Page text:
Robb: The Brandon Bass Conundrum
BOSTON (CBS) - As the 2014 offseason winds down, it's painfully evident that the Boston Celtics' depth chart is a little too crowded for their liking right now.
Currently, the Celtics have 17 players signed under contract and Evan Turner will soon become the 18th once his new deal is finalized. With this logjam in place, Danny Ainge would surely like to clear out some bodies via trade before the start of the 2014-15 season since the team can only carry 15 players on opening night anyway.
One way to reduce numbers for Ainge would be moving players without guaranteed contracts such as Chris Johnson and Chris Babb, but that move might not be the most logical one. Babb is a long shot to make the roster, but the Celtics are big fans of Johnson's play and have him signed to a favorable long-term deal at minimum money. If Ainge can clear the space for him, it sounds like the team wants to keep him.
With another rebuilding season seemingly on the horizon, another potential solution to the problem is clearing out some veterans that may not be a part of the team's long-term plans.
As has always been the case with Ainge, he's not going to make a deal just to make a deal. The team needs to receive value in any trade they make but finding that value has been tough with the team's current roster. According to a report from Zach Lowe of Grantland.com last week, the Celtics have been working hard to move Bass in a deal this summer.
Ainge testing out the market on Bass makes plenty of sense. In addition to needing to clear roster space, the Celtics are still loaded with bodies at the power forward position despite losing Kris Humphries this offseason. Kelly Olynyk and Jared Sullinger are locked in place at the power forward spot and will be battling for minutes next season.
A 29-year-old Bass probably won't be around for the next stage of the Celtics rebuilding project so it makes sense for both sides to move on now and handing the keys to the PF spot to Sullinger. The problem for Ainge? Bass doesn't appear to have much value on the open market, according to Lowe's report.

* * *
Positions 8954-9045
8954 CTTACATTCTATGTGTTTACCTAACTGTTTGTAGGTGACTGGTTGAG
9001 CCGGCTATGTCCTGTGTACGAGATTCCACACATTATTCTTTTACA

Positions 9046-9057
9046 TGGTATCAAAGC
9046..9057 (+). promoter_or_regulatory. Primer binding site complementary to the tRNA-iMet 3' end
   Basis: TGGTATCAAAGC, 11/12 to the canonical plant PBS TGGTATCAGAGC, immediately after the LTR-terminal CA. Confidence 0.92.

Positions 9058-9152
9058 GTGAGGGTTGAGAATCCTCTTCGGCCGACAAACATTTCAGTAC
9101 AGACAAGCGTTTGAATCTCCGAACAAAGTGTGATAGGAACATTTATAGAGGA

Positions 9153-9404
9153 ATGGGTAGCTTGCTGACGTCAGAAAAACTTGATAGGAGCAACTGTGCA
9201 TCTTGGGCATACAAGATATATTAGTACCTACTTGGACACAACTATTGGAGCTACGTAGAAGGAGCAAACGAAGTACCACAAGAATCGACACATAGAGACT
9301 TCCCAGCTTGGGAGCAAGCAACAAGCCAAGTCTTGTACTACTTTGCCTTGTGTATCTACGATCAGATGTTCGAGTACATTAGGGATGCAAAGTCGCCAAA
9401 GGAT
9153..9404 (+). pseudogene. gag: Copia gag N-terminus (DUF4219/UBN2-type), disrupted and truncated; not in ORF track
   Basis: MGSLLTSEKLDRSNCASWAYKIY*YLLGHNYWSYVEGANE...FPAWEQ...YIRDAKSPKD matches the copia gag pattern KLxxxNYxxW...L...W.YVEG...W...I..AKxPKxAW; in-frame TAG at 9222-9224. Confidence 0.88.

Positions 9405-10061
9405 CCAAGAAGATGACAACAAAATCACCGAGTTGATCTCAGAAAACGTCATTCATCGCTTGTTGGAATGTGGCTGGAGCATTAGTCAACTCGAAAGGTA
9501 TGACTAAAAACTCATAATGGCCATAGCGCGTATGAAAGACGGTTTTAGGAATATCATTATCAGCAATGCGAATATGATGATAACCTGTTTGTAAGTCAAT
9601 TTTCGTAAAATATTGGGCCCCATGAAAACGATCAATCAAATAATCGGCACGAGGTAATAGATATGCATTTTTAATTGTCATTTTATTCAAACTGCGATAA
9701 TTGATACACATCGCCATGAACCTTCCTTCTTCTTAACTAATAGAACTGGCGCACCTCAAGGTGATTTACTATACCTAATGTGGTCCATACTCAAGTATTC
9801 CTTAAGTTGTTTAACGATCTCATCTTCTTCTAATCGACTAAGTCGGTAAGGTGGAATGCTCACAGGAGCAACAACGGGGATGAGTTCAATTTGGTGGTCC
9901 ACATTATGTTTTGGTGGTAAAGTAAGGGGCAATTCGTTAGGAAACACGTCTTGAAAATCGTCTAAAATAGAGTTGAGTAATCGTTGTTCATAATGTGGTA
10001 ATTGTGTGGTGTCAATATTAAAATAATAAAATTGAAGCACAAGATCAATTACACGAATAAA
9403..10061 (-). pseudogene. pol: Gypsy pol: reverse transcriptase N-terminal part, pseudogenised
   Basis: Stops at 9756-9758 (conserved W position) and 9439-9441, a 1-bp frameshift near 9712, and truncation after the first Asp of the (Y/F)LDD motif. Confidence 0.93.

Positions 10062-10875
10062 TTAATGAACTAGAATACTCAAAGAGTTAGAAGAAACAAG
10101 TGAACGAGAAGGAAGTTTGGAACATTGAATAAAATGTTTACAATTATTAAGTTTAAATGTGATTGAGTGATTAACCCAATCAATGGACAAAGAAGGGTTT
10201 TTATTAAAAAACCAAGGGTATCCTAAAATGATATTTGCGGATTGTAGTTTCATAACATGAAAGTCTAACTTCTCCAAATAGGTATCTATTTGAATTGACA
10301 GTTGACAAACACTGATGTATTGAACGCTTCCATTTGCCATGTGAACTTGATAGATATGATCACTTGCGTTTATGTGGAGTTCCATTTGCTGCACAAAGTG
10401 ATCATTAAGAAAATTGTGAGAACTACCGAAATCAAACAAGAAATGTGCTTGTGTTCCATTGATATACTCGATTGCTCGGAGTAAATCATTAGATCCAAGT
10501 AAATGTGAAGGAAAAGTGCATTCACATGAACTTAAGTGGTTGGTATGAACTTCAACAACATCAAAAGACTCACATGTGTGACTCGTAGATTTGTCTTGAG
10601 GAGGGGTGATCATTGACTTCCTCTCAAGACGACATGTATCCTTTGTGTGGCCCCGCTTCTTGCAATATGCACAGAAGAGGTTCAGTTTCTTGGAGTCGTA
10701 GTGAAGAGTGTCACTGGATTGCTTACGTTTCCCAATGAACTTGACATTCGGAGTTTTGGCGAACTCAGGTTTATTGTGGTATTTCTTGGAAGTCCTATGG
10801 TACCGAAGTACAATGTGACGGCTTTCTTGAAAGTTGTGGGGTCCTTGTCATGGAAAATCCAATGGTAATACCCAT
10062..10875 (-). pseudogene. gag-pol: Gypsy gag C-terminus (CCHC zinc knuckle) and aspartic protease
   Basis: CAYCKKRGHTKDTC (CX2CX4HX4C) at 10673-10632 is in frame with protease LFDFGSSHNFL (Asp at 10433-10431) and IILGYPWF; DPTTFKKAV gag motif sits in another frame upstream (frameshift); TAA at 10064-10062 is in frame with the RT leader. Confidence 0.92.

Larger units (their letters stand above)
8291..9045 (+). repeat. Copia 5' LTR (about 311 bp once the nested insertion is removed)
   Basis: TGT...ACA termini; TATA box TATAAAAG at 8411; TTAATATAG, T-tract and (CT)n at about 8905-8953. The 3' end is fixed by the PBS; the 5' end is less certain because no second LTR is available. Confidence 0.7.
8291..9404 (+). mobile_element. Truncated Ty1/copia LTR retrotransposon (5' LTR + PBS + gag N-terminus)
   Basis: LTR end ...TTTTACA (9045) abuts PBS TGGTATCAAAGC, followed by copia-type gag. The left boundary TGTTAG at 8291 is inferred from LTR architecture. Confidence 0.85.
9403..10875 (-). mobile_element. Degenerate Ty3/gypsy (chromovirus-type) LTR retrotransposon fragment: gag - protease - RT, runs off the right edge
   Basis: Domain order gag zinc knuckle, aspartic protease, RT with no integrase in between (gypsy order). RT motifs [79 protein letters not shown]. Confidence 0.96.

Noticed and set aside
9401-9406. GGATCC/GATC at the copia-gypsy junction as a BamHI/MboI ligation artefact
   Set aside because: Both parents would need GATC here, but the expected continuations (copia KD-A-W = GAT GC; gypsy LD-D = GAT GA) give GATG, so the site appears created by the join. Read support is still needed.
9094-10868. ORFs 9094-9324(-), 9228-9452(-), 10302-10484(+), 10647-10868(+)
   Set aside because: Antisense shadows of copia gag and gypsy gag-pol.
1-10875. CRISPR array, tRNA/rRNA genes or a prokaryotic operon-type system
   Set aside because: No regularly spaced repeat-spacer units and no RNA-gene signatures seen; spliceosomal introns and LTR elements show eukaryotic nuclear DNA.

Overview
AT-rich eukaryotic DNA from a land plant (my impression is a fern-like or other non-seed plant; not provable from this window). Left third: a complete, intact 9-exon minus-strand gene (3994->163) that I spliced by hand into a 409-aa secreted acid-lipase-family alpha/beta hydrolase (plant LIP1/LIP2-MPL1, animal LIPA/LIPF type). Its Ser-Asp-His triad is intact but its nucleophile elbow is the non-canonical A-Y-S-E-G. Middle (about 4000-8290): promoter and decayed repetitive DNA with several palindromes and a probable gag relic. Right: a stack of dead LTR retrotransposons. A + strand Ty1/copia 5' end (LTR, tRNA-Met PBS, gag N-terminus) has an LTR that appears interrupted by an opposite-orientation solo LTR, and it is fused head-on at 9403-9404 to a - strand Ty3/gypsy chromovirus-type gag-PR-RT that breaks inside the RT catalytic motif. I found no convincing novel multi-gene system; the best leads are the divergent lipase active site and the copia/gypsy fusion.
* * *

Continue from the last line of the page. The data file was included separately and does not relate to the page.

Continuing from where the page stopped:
"The Celtics have tried like hell, but they can't get anything of value on the trade market for Brandon Bass and his $6.9 million expiring contract," Lowe wrote on August 5th.
At first glance, this development seems a little ridiculous. Bass averaged 11.1 points and 5.7 rebounds a game for the Celtics last season. He's reasonably paid at $6.9 million dollars per season. He only has a year remaining on his deal, so he won't clog up future salary space for any team. He's a versatile defender and by all accounts he's a fine citizen in any NBA locker room. Knowing this, why can't the Celtics get anything for him?
There appear to be a couple of reasons for this in my estimation. First off, most playoff teams have found cheaper alternatives to Bass this offseason via the draft or free agency. Why trade for Bass when you can get a similar player like Humphries in free agency for just $4.5 million per year? Bass may be paid reasonably, but today's NBA free agency market is putting the squeeze on role players like him in the frontcourt that don't have 3-point range.
Boston's pool of potential trade partners is also somewhat limited. Rebuilding teams don't want Bass for the same reason the Celtics don't need him. They are looking for younger, inexpensive players with potential, not guys that will soon be on the wrong side of 30.
That means all that's left for Bass trade partners are potential fringe-playoff teams, and the returns from them in a deal would likely be slim. First round draft picks are becoming pretty hard to come by and it's unlikely the Celtics would be able to fetch one for Bass in what would likely just be a one year rental of the power forward by said team. The Celtics are not looking to add more bodies to their roster anyway, so unless the deal is one-for-one involving a younger player, options are severely limited.
All of this leaves the Celtics in a pretty tough conundrum with Bass.
For now, instead of selling low, Ainge will likely be forced to wait it out and hope another team develops a void at power forward in the coming months. Otherwise, the Celtics will be stuck having to look elsewhere to relieve their roster crunch.
Brian Robb covers the Celtics for CBS Boston and contributes to NBA.com, among other media outlets. You can follow him on Twitter @CelticsHub.
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